The Quad Cities River Bandits are making concessions to all four communities that comprise the team's name.
Fans roaming the open-air concourse at 79-year-old Modern Woodmen Park can purchase food items at the Davenport Diner, Moline Market, Bettendorf Bakery and Rock Island Grill. A fifth city is represented in a new concession area in the third-base picnic area: the East Moline Eatery.
Modern Woodmen Park is located in Davenport, Iowa, the largest of the aforementioned Quad (or Quint, if you want to get technical) Cities. The nearly 80-year-old facility is located on the banks of the Mississippi River and boasts one of the most iconic views in all of Minor League Baseball -- that of the massive Centennial Bridge, which connects Davenport with Rock Island, Ill.
Modern Woodmen Park underwent massive renovations in 2004, including the addition of 20 suites, new clubhouses and a videoboard. But an equally substantial change occurred in late 2007. Main Street Baseball, headed by political strategist Dave Heller, assumed control of the team and named Kirk Goodman general manager. An aggressive rebranding effort was launched immediately, including a return to the "River Bandits" moniker after four years as "The Swing" and a stadium naming rights deal (the facility was previously known as John O'Donnell Stadium).
The club concludes its third season under the new regime on Monday, and during that time fans have witnessed a plethora of changes to the Quad Cities gameday experience. Nonetheless, Modern Woodmen Park remains one of the area's most timeless attractions, a classic facility that offers plenty of room to explore.
Thatched Roofs and Corn Stalks
Although one of the oldest stadiums in the Minor Leagues, Modern Woodmen Park boasts an amenity that has become standard in 21st century facilities: the wraparound concourse.
"We had the 360-degree rotation, but it used to be that once one got past the stands there wasn't really a reason to go out there," said Goodman, who previously served as GM of the Jacksonville Suns. "So we expanded our food and beverage areas, put up some drink railings and added the Tiki Village."
The Tiki Village, located in right field, is one of the more unique places to drink in the Minors. The tropically themed tavern features seating areas under thatched roofs and island drinks such as pina coladas and mai tais (a hot tub also was included in the Tiki Village area but didn't generate enough fan interest and soon will be given away).
Walking from right field toward left, the Tiki Village gives way to a grass berm seating area. In addition to serving as a place to watch the game, the nine-foot-high berm also offers flood protection. The Mississippi's rising waters have always been a threat to Modern Woodmen, and stadium entrances are equipped with aluminum flood paneling that keeps water from entering the facility (it also prevents water from exiting, resulting in massive pools throughout the stadium after heavy rains).
Bleacher seating at Modern Woodmen is a bit more comfortable than the average ballpark, as the section along the third-base line is equipped with seatbacks (the winning suggestion in a "Name the Improvement" contest staged by the team). As much as Goodman likes to see this section full, he likes it even more when it's empty. For spelled out across the bleachers are the words "Let's Play Ball" as well as the logo of team sponsor Sprint.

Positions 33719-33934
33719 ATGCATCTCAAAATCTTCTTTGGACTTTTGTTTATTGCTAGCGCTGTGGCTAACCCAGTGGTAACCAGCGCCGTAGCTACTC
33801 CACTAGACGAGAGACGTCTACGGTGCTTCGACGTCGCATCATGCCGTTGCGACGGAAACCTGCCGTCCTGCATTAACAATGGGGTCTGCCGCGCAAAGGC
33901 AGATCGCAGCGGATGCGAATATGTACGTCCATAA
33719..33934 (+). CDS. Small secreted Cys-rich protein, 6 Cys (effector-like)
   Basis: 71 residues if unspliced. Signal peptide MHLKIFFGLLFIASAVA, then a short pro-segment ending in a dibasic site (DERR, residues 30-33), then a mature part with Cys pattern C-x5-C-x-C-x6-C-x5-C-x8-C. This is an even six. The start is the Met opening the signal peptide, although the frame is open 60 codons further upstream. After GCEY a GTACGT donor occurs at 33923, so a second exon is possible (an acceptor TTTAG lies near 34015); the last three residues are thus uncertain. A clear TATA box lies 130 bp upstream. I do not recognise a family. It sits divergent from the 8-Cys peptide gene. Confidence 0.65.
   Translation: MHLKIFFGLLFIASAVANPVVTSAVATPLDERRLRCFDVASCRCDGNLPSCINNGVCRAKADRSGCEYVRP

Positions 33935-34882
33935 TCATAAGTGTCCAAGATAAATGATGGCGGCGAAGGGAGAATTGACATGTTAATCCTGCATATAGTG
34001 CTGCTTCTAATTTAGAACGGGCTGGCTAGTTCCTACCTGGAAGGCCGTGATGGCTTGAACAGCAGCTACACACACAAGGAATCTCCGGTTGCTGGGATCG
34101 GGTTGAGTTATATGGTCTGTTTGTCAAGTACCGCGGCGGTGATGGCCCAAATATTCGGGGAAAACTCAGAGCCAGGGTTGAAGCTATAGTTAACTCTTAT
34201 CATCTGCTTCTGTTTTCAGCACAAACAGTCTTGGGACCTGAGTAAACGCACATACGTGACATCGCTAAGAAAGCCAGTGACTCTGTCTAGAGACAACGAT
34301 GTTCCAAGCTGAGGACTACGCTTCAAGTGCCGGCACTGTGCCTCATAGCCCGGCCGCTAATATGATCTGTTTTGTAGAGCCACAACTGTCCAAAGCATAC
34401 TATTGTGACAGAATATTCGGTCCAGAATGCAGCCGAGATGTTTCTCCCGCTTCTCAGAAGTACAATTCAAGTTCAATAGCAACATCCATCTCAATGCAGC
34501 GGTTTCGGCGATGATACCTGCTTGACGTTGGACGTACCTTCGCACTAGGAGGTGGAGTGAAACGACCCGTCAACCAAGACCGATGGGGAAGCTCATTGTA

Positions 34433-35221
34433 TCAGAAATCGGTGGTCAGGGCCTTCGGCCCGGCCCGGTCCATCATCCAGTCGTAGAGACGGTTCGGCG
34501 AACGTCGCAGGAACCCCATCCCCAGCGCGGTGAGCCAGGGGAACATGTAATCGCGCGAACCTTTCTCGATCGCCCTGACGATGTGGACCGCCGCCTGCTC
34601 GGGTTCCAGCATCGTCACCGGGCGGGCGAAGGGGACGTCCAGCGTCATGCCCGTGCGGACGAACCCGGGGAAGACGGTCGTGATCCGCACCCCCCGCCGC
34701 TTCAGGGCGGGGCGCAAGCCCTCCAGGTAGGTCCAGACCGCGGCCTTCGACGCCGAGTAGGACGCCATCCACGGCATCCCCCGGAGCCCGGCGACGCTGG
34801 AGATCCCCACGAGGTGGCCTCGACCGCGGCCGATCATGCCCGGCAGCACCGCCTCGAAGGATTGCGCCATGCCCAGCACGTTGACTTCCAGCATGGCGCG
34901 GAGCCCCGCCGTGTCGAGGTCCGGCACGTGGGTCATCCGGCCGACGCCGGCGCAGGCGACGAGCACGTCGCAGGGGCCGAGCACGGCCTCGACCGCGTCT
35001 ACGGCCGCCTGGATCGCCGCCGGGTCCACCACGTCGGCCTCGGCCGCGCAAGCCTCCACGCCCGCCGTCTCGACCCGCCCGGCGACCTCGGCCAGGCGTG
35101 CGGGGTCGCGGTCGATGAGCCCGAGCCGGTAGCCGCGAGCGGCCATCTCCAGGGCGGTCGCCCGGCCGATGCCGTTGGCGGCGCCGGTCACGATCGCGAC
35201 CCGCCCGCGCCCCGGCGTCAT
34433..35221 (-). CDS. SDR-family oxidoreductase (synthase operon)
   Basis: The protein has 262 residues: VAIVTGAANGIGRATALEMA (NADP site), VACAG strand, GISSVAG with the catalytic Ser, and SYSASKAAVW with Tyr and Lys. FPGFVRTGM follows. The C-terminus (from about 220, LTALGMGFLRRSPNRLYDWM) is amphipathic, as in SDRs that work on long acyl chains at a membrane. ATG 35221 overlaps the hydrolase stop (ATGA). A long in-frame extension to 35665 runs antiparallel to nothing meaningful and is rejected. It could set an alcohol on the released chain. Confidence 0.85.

"The ballpark is going to be empty more often than not and we're visible to 9 million cars that go across the [Centennial] bridge each year. We've got to do something with that," Goodman said.
The team also did something unusual with the area next to the bleachers.
"It had previously been a gravel pit, but that's a prime location," said Goodman. "So we planted corn there and sold the sponsorship to Crop Production Services."
Now, when the River Bandits starting lineups are introduced, the players emerge from the corn and take their position on the field. Similarities to "Field of Dreams" are certainly not coincidental.
A Giveaway With A Cause
The River Bandits have staged a multitude of attention-getting promotions over the past three seasons. Fans have gotten inked at the ballpark on "Tattoo Night," couples have tied the knot in an onfield "Bandit Wedding" and a helicopter has deluged the playing field with sweets as part of the "Mega Candy Drop."
But the promotion taking place on Sunday evening was of a decidedly different nature. In July, longtime season ticket holder Brad Fuller took his own life after a long battle with anxiety and depression. Fuller, 46, had been a fixture at the stadium and was best known for chasing down foul balls and home runs throughout batting practice so he could distribute them to young fans.
Fuller's family discovered several boxes of game-used Midwest League baseballs among his possessions and donated them to the team. They were stamped with the words "In Memory of Bradley L. Fuller" and distributed to fans 14 and under as they entered the stadium.
"[Brad] loved giving away balls he'd retrieved to kids around the park, especially to that one kid that just missed getting a foul ball or had it snatched from them by someone else," Brad's brother, Scott, said in a news release. "Our family really wants people to realize that depression and anxiety can be treated and it doesn't need to lead to an untimely death."
Goodman, standing beside boxes of baseballs once owned by Brad Fuller, echoed these sentiments.
"[Brad's death] caught the family off-guard, but they thought they could use it to do good," he said. "It's inspiring that they were able to find something positive within such a tragic event."